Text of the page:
JOHNNY Williams insists he is in no rush to follow Dragons recruit Nick Tompkins and fast track his way into the Wales team after swapping Newcastle for Scarlets.
Both centres won the World Rugby U20 Championship with England as teenagers – Tompkins in 2014 and Williams two years later – but qualify for Wales because of family connections in the north of the country.
Londoner Tompkins is eligible through his Wrexham-born grandmother Enid, and was a surprise inclusion in Wayne Pivac’s first Six Nations squad, winning four caps, while uncapped Williams’ Welsh-speaking dad is from Rhyl.
The two could soon be competitors for a place in Wales’ midfield but Williams, who hails from Reading, says he has a big enough fight on his hands getting into a star-studded Scarlets back line before entertaining any thoughts of higher honours.
“There is basically a full international backline at Scarlets, so it is going to be seriously competitive and tough to get into the team,” he told The Rugby Paper.
“First and foremost, that’s my focus and then, hopefully, I’ll play well, and we’ll see what happens from there from an international point of view.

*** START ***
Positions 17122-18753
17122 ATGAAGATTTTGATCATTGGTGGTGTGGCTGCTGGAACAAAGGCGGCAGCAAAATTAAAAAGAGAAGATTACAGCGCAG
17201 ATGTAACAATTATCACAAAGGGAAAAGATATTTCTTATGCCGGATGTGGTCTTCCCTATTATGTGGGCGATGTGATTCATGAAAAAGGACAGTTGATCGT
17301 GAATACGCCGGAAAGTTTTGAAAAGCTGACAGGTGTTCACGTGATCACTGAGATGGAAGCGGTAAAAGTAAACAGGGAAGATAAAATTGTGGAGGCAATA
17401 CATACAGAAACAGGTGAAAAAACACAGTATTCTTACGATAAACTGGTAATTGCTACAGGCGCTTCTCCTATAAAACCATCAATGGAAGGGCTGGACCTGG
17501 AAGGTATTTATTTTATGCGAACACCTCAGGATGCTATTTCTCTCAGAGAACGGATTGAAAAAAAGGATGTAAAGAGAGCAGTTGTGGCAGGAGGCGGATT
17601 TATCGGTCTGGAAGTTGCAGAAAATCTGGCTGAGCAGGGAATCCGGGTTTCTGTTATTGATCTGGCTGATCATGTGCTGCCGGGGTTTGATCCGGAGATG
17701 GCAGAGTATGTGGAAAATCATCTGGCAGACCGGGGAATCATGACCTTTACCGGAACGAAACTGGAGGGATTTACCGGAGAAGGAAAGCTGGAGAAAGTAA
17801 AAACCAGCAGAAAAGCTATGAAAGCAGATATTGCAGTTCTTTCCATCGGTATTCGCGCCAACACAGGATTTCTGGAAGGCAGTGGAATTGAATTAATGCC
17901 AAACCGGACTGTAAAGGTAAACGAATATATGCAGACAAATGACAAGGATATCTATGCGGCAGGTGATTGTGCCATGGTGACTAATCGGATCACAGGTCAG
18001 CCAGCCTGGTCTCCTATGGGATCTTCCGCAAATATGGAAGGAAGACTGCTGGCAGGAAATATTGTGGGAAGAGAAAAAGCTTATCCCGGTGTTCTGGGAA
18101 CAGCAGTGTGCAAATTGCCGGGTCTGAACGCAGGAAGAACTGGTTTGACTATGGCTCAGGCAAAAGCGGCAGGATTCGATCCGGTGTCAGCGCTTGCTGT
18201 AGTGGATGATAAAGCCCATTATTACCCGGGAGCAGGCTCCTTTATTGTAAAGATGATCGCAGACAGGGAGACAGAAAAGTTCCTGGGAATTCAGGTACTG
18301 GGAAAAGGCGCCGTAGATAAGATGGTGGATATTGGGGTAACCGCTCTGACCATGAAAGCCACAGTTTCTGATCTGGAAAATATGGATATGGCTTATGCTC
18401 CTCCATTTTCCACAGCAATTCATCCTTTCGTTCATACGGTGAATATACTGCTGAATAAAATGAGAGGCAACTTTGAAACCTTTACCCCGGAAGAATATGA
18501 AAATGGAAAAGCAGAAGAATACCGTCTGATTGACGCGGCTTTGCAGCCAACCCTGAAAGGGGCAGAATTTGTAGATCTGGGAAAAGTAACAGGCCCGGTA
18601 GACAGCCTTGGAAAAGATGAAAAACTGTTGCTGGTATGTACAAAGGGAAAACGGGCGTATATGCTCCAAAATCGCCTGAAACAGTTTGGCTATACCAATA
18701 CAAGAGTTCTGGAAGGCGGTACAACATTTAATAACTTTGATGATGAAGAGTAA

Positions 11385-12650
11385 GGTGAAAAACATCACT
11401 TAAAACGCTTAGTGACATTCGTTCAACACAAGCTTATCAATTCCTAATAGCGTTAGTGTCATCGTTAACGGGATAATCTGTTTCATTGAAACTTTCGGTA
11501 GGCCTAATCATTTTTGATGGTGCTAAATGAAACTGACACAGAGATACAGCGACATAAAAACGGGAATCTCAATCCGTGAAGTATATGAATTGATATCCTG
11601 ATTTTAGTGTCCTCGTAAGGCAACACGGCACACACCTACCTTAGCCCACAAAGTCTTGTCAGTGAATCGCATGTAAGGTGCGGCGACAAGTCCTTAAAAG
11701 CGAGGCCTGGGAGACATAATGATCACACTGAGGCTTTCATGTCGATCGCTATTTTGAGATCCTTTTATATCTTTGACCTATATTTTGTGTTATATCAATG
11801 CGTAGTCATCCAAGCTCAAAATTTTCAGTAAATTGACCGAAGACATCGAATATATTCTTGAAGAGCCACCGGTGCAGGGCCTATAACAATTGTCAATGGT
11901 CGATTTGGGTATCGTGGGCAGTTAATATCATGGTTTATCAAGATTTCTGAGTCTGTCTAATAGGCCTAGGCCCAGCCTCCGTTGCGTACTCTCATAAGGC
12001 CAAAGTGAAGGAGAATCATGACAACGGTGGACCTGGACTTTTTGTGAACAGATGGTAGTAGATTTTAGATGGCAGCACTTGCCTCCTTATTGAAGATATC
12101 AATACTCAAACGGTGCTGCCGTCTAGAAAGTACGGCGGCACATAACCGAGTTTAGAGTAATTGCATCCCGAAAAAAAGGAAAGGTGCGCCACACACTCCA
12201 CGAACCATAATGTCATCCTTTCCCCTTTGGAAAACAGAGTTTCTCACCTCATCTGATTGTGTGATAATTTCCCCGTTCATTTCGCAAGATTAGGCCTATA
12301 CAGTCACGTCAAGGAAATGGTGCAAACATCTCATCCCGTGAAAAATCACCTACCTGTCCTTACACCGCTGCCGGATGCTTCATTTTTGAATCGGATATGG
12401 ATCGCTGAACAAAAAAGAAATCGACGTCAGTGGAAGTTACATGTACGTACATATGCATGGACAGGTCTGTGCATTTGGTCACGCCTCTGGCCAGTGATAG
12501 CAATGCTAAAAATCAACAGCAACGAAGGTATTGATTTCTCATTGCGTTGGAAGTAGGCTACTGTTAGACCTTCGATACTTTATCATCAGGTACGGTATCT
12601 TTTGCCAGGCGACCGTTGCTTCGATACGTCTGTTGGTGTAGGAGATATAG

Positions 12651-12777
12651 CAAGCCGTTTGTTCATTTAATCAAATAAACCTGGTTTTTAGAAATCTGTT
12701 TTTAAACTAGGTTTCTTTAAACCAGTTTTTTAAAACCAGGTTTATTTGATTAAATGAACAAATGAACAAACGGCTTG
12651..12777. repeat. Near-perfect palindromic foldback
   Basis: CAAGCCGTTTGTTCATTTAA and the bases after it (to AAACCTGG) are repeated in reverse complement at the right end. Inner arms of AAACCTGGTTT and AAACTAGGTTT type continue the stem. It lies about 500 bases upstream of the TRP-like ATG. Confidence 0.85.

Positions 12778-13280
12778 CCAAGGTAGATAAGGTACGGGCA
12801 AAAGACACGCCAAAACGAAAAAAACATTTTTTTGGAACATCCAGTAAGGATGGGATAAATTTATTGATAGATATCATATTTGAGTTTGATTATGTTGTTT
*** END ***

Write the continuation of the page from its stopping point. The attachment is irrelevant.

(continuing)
“I can learn a thing or two from guys like Jon Davies and Liam Williams and see what makes them British & Irish Lions.”
After scoring a try for England in the traditional end-of-season match against the Barbarians last summer, Williams’ world was rocked by a diagnosis of testicular cancer.
But, after four months of chemotherapy treatment, he received a clean bill of health and was able to resume training in November before taking to the pitch with Newcastle for real in January.
“A lot can happen in a year,” Williams laughed, brushing off what was an extremely tough time with a dark sense of humour.
“I had a good run when I came back, playing in something like eight to ten games, and I felt like I was playing well and back to my best then Covid came around, which was really frustrating.
“Now I’m ready to get back stuck into it and hopefully it all goes well.”
The 23-year-old still has blood tests and scans as part of his monthly check-ups.
“It is part of the protocol. You just do it and crack on, and no news is good news. You don’t hear anything unless it’s bad news basically. From that point of view it is fine,” he said.
“I try not to let it hold me back. It’s all in the back of the head now.”
Williams’ move to Scarlets sees him reunited with head coach Glenn Delaney and assistant attack coach Richard Whiffin, who gave him his first chance in professional rugby at London Irish.
“I know what they are about, and I know they are really good coaches, so it was a bit of a no-brainer when the opportunity to come to Scarlets arose,” he said.
“Scarlets play a really good style of rugby that’s attractive to watch, and I think I can add some value to the team.”